If we have an energy eigenstate $|\psi(\boldsymbol \lambda )\rangle$ which is a function of some external parameter $\boldsymbol \lambda = (a,b)$, then the associated Berry connection is defined to be $$\mathcal A_n(\boldsymbol \lambda) = i \langle \psi(\boldsymbol \lambda) | \partial_n | \psi(\boldsymbol \lambda)\rangle \quad (n = a,b)$$ and the Berry curvature is $$ \Omega(\boldsymbol \lambda) = \partial_a \mathcal A_b(\boldsymbol \lambda) - \partial_b \mathcal A_a(\boldsymbol \lambda). $$

However, it seems I can show that $\partial_a \mathcal A_b(\boldsymbol \lambda) = 0$. Clearly this must be wrong, but I cannot find the mistake. Can anyone spot it? The argument goes as follows:

\begin{align} \boxed{-i\partial_a \mathcal A_b(\boldsymbol \lambda)} &= \partial_a \left( \langle \psi(\boldsymbol \lambda) | \partial_b | \psi(\boldsymbol \lambda)\rangle \right) \\ &= \left( \partial_a\langle \psi(\boldsymbol \lambda) | \right) \partial_b | \psi(\boldsymbol \lambda)\rangle + \langle \psi(\boldsymbol \lambda) | \partial_a \partial_b | \psi(\boldsymbol \lambda)\rangle \\ &= - \langle \psi(\boldsymbol \lambda) | \partial_a \partial_b | \psi(\boldsymbol \lambda)\rangle +\langle \psi(\boldsymbol \lambda) | \partial_a \partial_b | \psi(\boldsymbol \lambda)\rangle \\ &= \boxed{ 0}. \end{align}

For going from the second line to the third line, I used that $$\boxed{ \left( \partial_a \langle \psi(\boldsymbol \lambda) | \right) = - \langle \psi(\boldsymbol \lambda) | \partial_a }. $$ To prove this, extend a given $|\psi(\boldsymbol \lambda)\rangle$ to a complete, orthornormal basis $$\{ |\varphi_0(\boldsymbol \lambda)\rangle, |\varphi_1(\boldsymbol \lambda)\rangle, |\varphi_2(\boldsymbol \lambda)\rangle, \dots\} \quad \textrm{where } |\varphi_0(\boldsymbol \lambda)\rangle = |\psi(\boldsymbol \lambda)\rangle.$$ Moreover, choose this such that for a local neighborhood of $\boldsymbol \lambda$, the above states are smooth as a function of $\boldsymbol \lambda$. Surely there can be global obstructions against this, but locally this should be doable. Then we have \begin{align} \langle \psi(\boldsymbol \lambda) | \varphi_l(\boldsymbol \lambda ) \rangle &= \delta_{0,l}\\ & \Downarrow \\ \partial_a \left( \langle \psi(\boldsymbol \lambda) | \varphi_l(\boldsymbol \lambda ) \rangle \right) &= 0 \\ & \Downarrow \\ \left( \partial_a \langle \psi(\boldsymbol \lambda) | \right) | \varphi_l(\boldsymbol \lambda ) \rangle &= - \langle \psi(\boldsymbol \lambda) | \partial_a | \varphi_l(\boldsymbol \lambda ) \rangle \end{align} such that the claimed result follows from the completeness of the basis.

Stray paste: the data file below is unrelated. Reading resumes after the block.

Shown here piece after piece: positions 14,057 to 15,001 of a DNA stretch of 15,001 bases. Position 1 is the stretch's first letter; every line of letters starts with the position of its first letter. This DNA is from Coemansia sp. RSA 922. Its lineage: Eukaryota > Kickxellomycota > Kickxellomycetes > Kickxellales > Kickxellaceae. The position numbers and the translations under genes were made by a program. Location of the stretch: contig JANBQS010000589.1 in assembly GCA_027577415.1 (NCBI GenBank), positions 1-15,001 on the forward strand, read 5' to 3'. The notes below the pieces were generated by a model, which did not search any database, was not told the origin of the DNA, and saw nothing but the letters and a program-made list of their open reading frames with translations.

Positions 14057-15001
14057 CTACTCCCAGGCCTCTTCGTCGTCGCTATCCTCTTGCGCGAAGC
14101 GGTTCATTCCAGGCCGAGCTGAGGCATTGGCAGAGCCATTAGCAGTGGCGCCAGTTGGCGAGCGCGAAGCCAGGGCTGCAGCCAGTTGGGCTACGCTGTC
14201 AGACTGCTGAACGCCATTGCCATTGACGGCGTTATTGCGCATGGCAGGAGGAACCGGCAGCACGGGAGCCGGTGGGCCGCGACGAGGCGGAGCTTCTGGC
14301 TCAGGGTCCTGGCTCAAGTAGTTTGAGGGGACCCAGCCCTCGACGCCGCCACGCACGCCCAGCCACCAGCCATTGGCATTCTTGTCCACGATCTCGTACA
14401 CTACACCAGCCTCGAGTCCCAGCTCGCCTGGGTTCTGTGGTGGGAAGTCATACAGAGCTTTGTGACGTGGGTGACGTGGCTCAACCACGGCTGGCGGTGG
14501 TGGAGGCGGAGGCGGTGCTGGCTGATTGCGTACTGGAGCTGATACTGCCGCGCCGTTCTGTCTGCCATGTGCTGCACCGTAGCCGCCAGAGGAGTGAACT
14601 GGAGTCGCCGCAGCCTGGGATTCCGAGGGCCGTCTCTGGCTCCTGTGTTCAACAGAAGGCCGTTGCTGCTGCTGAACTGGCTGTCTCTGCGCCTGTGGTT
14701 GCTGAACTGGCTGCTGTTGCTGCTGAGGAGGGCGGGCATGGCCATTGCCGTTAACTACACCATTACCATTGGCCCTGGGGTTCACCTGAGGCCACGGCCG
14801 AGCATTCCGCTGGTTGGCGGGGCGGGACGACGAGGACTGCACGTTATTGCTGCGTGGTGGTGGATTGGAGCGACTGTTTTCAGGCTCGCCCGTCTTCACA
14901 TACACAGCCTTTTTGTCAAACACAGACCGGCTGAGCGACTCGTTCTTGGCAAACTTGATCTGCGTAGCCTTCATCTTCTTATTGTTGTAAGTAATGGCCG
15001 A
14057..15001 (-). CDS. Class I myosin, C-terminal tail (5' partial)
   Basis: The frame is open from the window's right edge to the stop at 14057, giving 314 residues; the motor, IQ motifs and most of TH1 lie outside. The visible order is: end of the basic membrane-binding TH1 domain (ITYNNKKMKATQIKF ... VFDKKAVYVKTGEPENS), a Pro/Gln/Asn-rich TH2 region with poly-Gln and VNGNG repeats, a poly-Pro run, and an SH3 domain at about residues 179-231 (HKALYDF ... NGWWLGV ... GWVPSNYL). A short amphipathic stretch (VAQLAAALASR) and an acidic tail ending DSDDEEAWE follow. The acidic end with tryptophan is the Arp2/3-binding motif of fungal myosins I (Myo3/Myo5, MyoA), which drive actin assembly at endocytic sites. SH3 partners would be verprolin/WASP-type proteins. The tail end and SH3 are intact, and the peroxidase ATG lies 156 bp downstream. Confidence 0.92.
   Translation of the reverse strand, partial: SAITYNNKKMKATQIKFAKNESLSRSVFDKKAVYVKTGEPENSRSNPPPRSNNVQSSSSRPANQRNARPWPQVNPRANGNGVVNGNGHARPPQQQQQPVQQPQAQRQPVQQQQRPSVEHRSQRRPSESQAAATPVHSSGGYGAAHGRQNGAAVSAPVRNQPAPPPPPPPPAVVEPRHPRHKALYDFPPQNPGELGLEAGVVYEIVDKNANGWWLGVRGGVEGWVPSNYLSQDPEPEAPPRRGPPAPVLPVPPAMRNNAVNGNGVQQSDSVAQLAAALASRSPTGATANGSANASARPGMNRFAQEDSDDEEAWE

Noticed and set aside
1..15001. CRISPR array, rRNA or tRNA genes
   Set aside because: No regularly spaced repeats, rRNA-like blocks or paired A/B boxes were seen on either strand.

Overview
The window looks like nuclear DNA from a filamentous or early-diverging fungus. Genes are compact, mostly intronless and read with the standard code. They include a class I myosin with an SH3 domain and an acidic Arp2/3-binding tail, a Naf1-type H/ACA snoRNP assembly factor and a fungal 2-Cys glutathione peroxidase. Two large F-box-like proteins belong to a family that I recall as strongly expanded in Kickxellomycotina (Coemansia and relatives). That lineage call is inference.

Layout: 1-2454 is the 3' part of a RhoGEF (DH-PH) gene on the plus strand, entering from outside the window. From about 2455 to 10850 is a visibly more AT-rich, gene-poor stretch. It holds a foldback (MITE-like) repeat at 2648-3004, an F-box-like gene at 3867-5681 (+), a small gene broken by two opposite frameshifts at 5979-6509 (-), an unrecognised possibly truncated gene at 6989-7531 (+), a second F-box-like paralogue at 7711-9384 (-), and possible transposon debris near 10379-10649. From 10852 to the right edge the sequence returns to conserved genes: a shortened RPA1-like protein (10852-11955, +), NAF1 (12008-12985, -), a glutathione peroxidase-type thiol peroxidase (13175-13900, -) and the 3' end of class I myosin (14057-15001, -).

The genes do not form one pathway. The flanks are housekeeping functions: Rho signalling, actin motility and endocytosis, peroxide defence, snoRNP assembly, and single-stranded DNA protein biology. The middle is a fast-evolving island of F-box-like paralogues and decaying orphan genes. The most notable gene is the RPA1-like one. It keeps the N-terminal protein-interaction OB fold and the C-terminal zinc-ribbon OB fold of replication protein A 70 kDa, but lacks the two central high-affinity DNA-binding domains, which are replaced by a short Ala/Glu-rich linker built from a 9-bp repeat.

NB: I am aware of subtleties where you can seemingly prove that, e.g., the Chern number has to be zero etc. But all those arguments use global assumptions, which are then violated by the fact that the Berry connection has to be singular at some point (for the Chern number to be non-zero). What puzzles me about the above argument, however, is that it seems entirely local... I.e. the above conclusion should seemingly apply wherever $|\psi(\boldsymbol \lambda)\rangle$ is non-singular, but that does not seem right.


1 Answer 1


It is incorrect to generalize from $$ \left( \partial_a \langle \psi(\boldsymbol \lambda) | \right) | \varphi_l(\boldsymbol \lambda ) \rangle = - \langle \psi(\boldsymbol \lambda) | \partial_a | \varphi_l(\boldsymbol \lambda ) \rangle $$ to $$ \left( \partial_a \langle \psi(\boldsymbol \lambda) | \right) = - \langle \psi(\boldsymbol \lambda) | \partial_a . \tag{incorrect!} $$ The first formula is explicitly referring to the $\varphi_l$, but that's it. You cannot willy-nilly substitute them for other functions (like the $\partial_b \varphi_l$, as you've done here).

  • $\begingroup$ But it is a complete basis... If $\{|e_n \rangle \}$ is a complete basis, and if $\langle \alpha | e_n \rangle = \langle \beta | e_n \rangle$ (for any $n$), then we know that $| \alpha \rangle = | \beta\rangle$, right? One can prove this by expanding out in the basis. $\endgroup$ Commented May 22, 2018 at 14:20
  • $\begingroup$ You've got different bases. If you want to do that then you need to extend your description to a tensor product with $L_2$ over the space of the $\boldsymbol\lambda$s. $\endgroup$ Commented May 22, 2018 at 14:26
  • $\begingroup$ What do you mean by 'you've got different bases'? $\boldsymbol \lambda$ can be considered to be fixed in the above manipulation. For conceptual convenience, one might rewrite $\partial_a |\varphi_l(\boldsymbol \lambda)\rangle = \sum_m A_{lm}(\boldsymbol \lambda) |\varphi_m(\boldsymbol \lambda) \rangle $ to convince oneself that it does make sense to imagine fixing $\boldsymbol \lambda$. $\endgroup$ Commented May 22, 2018 at 14:29
  • 1
    $\begingroup$ @RubenVerresen Precisely. And then if you differentiate $\partial_a |\varphi_l(\boldsymbol \lambda)⟩ = \sum_m A_{lm}^{(a)}(\boldsymbol \lambda) |\varphi_m(\boldsymbol \lambda)⟩$ again you get $$\partial_b\partial_a |\varphi_l(\boldsymbol \lambda)⟩ = \sum_m \partial_bA_{lm}^{(a)}(\boldsymbol \lambda) |\varphi_m(\boldsymbol \lambda)⟩+\sum_m A_{lm}^{(a)}(\boldsymbol \lambda)\partial_b |\varphi_m(\boldsymbol \lambda)⟩,$$ where the latter gives you back the doubly-applied linear operator but the former doesn't. $\endgroup$ Commented May 22, 2018 at 15:34

Your Answer

By clicking “Post Your Answer”, you agree to our terms of service and acknowledge you have read our privacy policy.

Not the answer you're looking for? Browse other questions tagged or ask your own question.